If you’d told me nine months ago that I’d be rocking out (well on the inside at least) to a tune about the collapse of one of England’s largest mortgage lenders, more than one eyebrow might have been raised – on the outside.
Back in autumn 2007, the images of anxious pensioners queuing around the block to withdraw their deposits from Northern Rock branches quickly became synonymous with the credit crunch in the UK. The pictures brought into focus the often unclear reality of a market meltdown, and suddenly words like liquidity and credit crunch were as likely to be heard in a black cab as on a trading floor. The man on the street had an opinion on The Rock, the Bank of England, and even “subprime” actually meant something to the average pundit.
Just ask Robin Tracey (The Time Trader), CNBC viewer and musical ingénue, who felt so passionately about this tale of a bank gone bust he had to put it in lyrics.
Talk about the sub prime mess,
Too many people wanting more for less
Everyone out to grab a buck,
Seems too good, can’t believe their luck
So exactly what is it about the story of ‘The Rock’ that took it into the mainstream?
Northern Rock was a compelling financial story in its own right – it was, after all, the first run on a British bank in recent history. But the story was all the more remarkable in the way it jumped out of the financial arena and into the public limelight.
“What triggered the crossover into mainstream was when the queues formed outside the branches,” said Mark Tinker Global Portfolio Manager at Axa Framlington Gemini. “It made wonderful mainstream fodder, with people pointing their finger at the government and the government pointing at someone else.”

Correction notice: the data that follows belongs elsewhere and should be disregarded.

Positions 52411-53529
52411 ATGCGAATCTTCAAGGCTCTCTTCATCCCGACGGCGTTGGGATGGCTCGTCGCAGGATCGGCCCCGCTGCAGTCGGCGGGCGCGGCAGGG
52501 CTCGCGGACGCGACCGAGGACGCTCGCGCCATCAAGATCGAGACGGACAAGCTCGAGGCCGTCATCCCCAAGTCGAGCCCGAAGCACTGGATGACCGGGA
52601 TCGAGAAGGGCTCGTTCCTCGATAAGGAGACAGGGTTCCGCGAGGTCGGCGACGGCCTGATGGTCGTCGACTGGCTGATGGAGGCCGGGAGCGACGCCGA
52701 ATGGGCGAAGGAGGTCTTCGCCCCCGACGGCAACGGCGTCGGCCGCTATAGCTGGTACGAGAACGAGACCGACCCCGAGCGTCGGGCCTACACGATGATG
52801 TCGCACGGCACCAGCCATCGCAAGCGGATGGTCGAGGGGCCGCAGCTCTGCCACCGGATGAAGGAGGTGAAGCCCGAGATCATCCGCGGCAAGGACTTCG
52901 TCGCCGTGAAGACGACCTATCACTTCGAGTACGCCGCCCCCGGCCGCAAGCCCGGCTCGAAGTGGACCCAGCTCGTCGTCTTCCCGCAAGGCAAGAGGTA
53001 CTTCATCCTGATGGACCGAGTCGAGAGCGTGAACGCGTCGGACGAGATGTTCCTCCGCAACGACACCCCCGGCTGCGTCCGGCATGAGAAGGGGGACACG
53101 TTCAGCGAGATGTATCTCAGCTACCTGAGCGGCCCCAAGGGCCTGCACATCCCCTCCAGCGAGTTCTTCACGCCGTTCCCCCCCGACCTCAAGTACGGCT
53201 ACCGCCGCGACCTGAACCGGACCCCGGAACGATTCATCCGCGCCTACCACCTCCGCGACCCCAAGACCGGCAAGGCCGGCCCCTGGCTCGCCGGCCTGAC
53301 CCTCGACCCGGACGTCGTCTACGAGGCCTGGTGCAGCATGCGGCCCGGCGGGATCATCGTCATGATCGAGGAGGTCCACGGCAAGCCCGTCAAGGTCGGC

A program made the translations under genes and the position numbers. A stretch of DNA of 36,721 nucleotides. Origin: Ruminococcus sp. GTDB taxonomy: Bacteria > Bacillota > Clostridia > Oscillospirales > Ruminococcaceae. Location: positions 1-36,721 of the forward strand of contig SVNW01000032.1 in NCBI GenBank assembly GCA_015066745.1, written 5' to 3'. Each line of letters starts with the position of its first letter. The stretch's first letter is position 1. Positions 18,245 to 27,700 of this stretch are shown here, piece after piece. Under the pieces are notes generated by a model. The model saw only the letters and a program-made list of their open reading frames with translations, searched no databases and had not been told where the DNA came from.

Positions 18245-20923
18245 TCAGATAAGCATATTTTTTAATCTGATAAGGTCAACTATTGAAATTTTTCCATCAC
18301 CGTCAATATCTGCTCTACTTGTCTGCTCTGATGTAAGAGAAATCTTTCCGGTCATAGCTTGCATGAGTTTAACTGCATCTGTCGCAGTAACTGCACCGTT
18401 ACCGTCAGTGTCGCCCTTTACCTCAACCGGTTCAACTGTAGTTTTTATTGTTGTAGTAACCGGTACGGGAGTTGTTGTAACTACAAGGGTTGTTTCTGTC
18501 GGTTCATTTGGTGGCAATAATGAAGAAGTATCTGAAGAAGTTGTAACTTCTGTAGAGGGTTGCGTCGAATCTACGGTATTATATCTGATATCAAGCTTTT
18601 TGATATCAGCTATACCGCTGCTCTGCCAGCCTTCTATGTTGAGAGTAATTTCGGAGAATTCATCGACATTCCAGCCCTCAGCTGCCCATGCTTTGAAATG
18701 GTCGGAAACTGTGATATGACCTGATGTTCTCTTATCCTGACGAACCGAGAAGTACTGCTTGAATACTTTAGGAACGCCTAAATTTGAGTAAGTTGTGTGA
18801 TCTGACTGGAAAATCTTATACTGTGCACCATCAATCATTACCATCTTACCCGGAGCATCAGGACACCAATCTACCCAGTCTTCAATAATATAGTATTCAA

The difference with this story as opposed to other financial unfoldings, said Tinker, is that the government response was played out as sport in the papers, becoming a scorecard for the public of the overall management of the economy.
The Rock was also different, Tracey’s lyrics suggested, because everyone out there got the feeling that the good times of the last decade might just be over.
Buy a home with no money down,
Then you find you’re on your own,
“The story was so multi-dimensional,” Tinker said. “The mix of naked politics, shareholder action and a shock to an individual stock,” was without a match in recent history, he said.
Northern Rock “whizzed to the top of the public agenda” after the government got involved but also after the numerous media reports, Howard Wheeldon, senior strategist at BGC Partners, said.
“The difference with Northern Rock was the way the papers jumped on the story with no knowledge,” Wheeldon said. “They made the fear so much worse.”
When the Northern Rock story crossed over into the mainstream, lasting damage was done by the “inappropriate” manner in which complex issues were handled, Wheeldon added.
Lasting damage might also have been done to the love lives of many a city banker if we believe Tracey:
Did you really want to see,
If the money was for nothing and the chicks were for free?
June 17 will be nine months on from that day when thousands of customers queued outside the bank's branches and investors fled en masse from the group’s stock. The story of Northern Rock’s collapse will always be remarkable for its deep impact on the UK banking system, but perhaps even more so for the way in which one financial story transformed the public awareness and understanding of that system.
So is there a lesson to learn from the tale of The Rock? Wheeldon, for one, says the moral of this story is that going mainstream never was particularly cool – neither in financial nor any other circles.
“It almost beggars belief looking back now, but the lesson of Northern Rock might be that following a fashion is just not the way to go,” he said.
On this point Tracey seems to agree. Maybe next time round we’ll all heed the warning:
It’s all great till the cash runs out
After the joy, comes the doubt.
Listen in full here…